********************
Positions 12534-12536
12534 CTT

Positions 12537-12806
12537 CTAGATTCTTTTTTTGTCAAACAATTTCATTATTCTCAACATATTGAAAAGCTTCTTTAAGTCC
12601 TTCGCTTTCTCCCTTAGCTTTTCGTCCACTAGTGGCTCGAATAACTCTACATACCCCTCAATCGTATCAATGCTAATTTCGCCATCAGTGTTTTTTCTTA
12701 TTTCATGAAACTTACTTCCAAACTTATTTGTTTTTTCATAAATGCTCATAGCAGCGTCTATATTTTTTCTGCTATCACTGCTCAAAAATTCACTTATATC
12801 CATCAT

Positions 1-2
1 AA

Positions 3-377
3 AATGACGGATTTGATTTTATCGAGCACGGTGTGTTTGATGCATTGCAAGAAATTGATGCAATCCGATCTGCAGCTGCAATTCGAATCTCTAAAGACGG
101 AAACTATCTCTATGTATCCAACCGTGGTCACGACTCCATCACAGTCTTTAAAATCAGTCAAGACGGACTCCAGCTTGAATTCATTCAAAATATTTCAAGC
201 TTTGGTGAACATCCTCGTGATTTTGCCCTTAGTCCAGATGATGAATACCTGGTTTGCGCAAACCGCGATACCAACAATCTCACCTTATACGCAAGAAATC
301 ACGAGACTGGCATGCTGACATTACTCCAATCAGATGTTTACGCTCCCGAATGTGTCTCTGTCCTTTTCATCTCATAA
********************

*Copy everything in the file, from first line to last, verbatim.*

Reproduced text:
Positions 12534-12536
12534 CTT

Positions 12537-12806
12537 CTAGATTCTTTTTTTGTCAAACAATTTCATTATTCTCAACATATTGAAAAGCTTCTTTAAGTCC
12601 TTCGCTTTCTCCCTTAGCTTTTCGTCCACTAGTGGCTCGAATAACTCTACATACCCCTCAATCGTATCAATGCTAATTTCGCCATCAGTGTTTTTTCTTA
12701 TTTCATGAAACTTACTTCCAAACTTATTTGTTTTTTCATAAATGCTCATAGCAGCGTCTATATTTTTTCTGCTATCACTGCTCAAAAATTCACTTATATC
12801 CATCAT

Positions 1-2
1 AA

Positions 3-377
3 AATGACGGATTTGATTTTATCGAGCACGGTGTGTTTGATGCATTGCAAGAAATTGATGCAATCCGATCTGCAGCTGCAATTCGAATCTCTAAAGACGG
101 AAACTATCTCTATGTATCCAACCGTGGTCACGACTCCATCACAGTCTTTAAAATCAGTCAAGACGGACTCCAGCTTGAATTCATTCAAAATATTTCAAGC
201 TTTGGTGAACATCCTCGTGATTTTGCCCTTAGTCCAGATGATGAATACCTGGTTTGCGCAAACCGCGATACCAACAATCTCACCTTATACGCAAGAAATC
301 ACGAGACTGGCATGCTGACATTACTCCAATCAGATGTTTACGCTCCCGAATGTGTCTCTGTCCTTTTCATCTCATAA